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  • Researchers sort parents into four common parenting styles: authoritarian, permissive, uninvolved, and authoritative.
  • Authoritarian parents are viewed as disciplinarians, as they make strict rules and offer no wiggle room.
  • Permissive parents, on the other hand, create and enforce little to no rules; they treat their kids more like friends.
  • Uninvolved parents generally stay out of their kids’ way, letting them do whatever they want.
  • Authoritative parents have clear, fair expectations for their children, they enforce these expectations, and they offer love and support; researchers deem this the best parenting style of the four.

Imagine that your child is having a major freak-out in the middle of the grocery store. What do you do? Scold them and take away a privilege or continue to ignore them? Give them a kiss on the cheek or talk to them about why their behavior is unacceptable?

Your response to this question will offer some insight into your parenting style. More specifically, it could help determine which Baumrind parenting style you utilize in your household. Diane Baumrind, a clinical and developmental psychologist, identified the following styles in the 1960s, which are still widespread today:

Authoritarian: This style of parenting is characterized by high demands and high expectations. Parents who utilize this style…

  • Discipline their children, allowing no “ifs,” “ands,” or “buts.”
  • Expect rules to be followed without question or negotiation.
  • Talk at their kids, refusing their opinions or feedback.
  • Are overall less loving and nurturing.

Any Harry Potter fans out there? Think back to how the Dursley’s treated Harry: they gave him strict rules to follow and showed no mercy when he broke said rules. (I mean they locked him in a cupboard under the stairs…)

Permissive: Permissive parents—sometimes called indulgent parents—are very opposite of authoritarian parents. Instead of enforcing strict rules, they provide little to no rules and demand little to nothing from their children. Furthermore, permissive parents…

  • Typically let their kids do whatever they want.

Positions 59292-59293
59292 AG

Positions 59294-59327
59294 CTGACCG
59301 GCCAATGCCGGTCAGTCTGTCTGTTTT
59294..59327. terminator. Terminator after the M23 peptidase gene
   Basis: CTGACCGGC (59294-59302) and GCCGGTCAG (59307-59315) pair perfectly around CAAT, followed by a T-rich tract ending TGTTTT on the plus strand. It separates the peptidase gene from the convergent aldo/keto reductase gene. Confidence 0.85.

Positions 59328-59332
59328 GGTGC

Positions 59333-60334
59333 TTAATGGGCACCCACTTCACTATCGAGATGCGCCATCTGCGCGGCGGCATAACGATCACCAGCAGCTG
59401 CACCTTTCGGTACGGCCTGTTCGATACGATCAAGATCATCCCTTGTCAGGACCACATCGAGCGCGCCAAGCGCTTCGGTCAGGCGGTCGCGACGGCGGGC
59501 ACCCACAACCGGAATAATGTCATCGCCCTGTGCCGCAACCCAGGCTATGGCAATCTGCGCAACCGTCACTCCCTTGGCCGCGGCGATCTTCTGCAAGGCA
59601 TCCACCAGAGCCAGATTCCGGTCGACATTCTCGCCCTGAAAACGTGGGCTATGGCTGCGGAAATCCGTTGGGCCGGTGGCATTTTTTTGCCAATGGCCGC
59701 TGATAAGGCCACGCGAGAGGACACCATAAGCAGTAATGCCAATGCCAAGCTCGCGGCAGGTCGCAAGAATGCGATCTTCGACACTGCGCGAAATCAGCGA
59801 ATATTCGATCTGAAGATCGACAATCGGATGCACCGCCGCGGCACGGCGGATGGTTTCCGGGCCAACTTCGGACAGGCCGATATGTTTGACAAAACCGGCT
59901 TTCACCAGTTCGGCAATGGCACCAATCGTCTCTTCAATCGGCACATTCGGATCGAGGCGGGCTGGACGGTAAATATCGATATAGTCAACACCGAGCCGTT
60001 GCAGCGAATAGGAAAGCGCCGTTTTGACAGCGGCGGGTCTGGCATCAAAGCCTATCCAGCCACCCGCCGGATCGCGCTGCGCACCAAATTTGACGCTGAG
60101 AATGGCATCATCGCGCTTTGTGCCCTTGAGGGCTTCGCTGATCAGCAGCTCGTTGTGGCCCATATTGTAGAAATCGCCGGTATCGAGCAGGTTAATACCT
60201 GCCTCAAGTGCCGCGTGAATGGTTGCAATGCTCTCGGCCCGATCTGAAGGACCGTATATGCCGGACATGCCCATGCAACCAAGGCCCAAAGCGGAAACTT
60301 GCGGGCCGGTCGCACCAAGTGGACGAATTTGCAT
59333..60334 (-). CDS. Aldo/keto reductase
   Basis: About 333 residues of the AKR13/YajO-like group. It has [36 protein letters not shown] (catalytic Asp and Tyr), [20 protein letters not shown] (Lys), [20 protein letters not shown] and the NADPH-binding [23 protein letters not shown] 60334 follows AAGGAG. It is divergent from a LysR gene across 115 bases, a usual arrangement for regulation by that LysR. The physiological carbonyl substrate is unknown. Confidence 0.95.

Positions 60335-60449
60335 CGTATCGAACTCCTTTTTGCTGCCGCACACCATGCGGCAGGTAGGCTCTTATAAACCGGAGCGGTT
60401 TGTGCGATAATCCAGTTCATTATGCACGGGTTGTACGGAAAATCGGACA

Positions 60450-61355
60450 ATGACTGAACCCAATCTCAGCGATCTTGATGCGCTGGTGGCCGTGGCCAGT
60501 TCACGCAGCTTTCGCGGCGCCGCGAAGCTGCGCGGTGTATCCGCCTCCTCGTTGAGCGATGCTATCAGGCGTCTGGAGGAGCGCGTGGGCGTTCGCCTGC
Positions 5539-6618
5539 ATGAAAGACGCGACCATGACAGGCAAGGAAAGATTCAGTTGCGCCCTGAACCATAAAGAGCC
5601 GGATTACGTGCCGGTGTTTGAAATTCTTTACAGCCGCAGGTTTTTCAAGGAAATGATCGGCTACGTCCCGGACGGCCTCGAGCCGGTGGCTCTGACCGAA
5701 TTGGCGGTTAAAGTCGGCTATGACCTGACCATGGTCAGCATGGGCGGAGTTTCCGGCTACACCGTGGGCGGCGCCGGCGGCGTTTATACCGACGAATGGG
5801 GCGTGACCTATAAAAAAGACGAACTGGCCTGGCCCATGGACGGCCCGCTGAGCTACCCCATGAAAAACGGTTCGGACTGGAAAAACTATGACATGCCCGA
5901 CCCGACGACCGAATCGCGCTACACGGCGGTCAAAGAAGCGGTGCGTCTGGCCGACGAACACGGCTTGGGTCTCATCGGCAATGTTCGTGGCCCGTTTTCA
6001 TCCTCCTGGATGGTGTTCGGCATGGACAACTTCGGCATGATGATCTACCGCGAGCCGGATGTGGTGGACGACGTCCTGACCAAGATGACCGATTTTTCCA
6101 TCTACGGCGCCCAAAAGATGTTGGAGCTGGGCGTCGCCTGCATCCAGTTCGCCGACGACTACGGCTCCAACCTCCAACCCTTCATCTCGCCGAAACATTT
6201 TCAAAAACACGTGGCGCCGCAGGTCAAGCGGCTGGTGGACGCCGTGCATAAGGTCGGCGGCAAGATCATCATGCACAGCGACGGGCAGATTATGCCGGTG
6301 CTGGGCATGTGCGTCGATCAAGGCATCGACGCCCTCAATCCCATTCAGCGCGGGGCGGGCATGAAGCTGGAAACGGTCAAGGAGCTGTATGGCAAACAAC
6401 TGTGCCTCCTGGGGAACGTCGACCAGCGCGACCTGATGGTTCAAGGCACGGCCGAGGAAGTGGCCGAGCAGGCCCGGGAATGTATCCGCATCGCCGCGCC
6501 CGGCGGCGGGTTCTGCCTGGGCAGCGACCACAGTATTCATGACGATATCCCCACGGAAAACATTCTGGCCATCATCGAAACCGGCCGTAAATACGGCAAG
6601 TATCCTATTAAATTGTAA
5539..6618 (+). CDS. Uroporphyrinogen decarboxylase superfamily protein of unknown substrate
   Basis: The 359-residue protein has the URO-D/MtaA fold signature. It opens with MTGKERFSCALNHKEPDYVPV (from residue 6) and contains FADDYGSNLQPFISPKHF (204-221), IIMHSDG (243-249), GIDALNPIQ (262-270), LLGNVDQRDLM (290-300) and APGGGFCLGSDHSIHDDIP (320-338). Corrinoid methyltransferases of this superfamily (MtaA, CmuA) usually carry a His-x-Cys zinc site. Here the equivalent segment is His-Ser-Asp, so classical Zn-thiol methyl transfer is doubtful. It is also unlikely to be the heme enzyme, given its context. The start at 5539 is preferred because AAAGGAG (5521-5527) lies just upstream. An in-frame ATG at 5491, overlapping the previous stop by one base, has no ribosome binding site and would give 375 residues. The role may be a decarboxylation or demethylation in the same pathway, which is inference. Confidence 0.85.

• Offer love, warmth, and nurturing.
  • Treat their kids more like friends than their children.
  • Employ the motto “kids will be kids.”

Because these parents rarely enforce rules or demands, their children suffer (either now or in the future) with self-regulation and self-control. If you’ve seen Mean Girls, you’ve probably already thought about Amy Poehler’s role as Regina’s mom. Poehler’s character is as lenient as it gets when it comes to parents. And it’s clear that she just wants to be another one of Regina’s besties.

Uninvolved: This next style of parenting is exactly how the name makes it sound: the parents are virtually uninvolved in their child’s life. They typically give their kids free range and just stay out of the way. Additionally, uninvolved parents…

  • Rarely communicate with their kids.
  • Offer little love and nurturing.
  • Aren’t super interested in parenting.
  • Or, they are unsure of how to parent.

Another classic movie that you’ve likely seen, Matilda, features uninvolved parenting. While Matilda’s dad is more disciplinary (or authoritarian), her mom is mostly uninvolved. One example is when she talks offhandedly to Matilda while doing her hair: she guesses that her daughter is only four years old, but Matilda reminds her that she just turned six in August.

Authoritative: This is the final Baumrind parenting style, which can be described as a more balanced approach. Authoritative parents are nurturing and reasonable, and they set clear, fair expectations for their children. In addition, these parents…

  • Explain the reasoning behind their rules, expectations, and decisions.
  • Promote open, honest communication between themselves and their children.
  • Hold their kids to high standards, but allow their children to provide input on said standards.

Child development experts deem the authoritative parenting style the best out of the four Baumrind styles, as it proves the most beneficial to children. Nobody on TV demonstrates this style better than Danny Tanner from the beloved show Full House: he enforced healthy rules in his household, but he also showed his children the love and respect that they deserved.

Were you able to determine which parenting style you utilize? Let’s look back at the initial question: Imagine that your child is having a major freak-out in the middle of the grocery store, what do you do? If you said you’d scold your child and take away their privileges, you might fall into the authoritarian category. If, on the other hand, you’d simply ignore your child’s screams then you might be an uninvolved parent. Or maybe you’d give them a kiss and focus on comforting them—all signs point to permissive parenting. And finally, if you opted for explaining why your child’s behavior is wrong, you’re likely authoritative—which has been determined by child development experts as the best way to go when it comes to parenting!

Taylor Bennett

Taylor Bennett

Taylor Bennett is a staff writer at Thriveworks. She devotes herself to distributing important information about mental health and wellbeing, writing mental health news and self-improvement tips daily. Taylor received her bachelor’s degree in multimedia journalism, with minors in professional writing and leadership from Virginia Tech. She is a co-author of Leaving Depression Behind: An Interactive, Choose Your Path Book and has published content on Thought Catalog, Odyssey, and The Traveling Parent.

Check out “Leaving Depression Behind: An Interactive, Choose Your Path Book” written by AJ Centore and Taylor Bennett."

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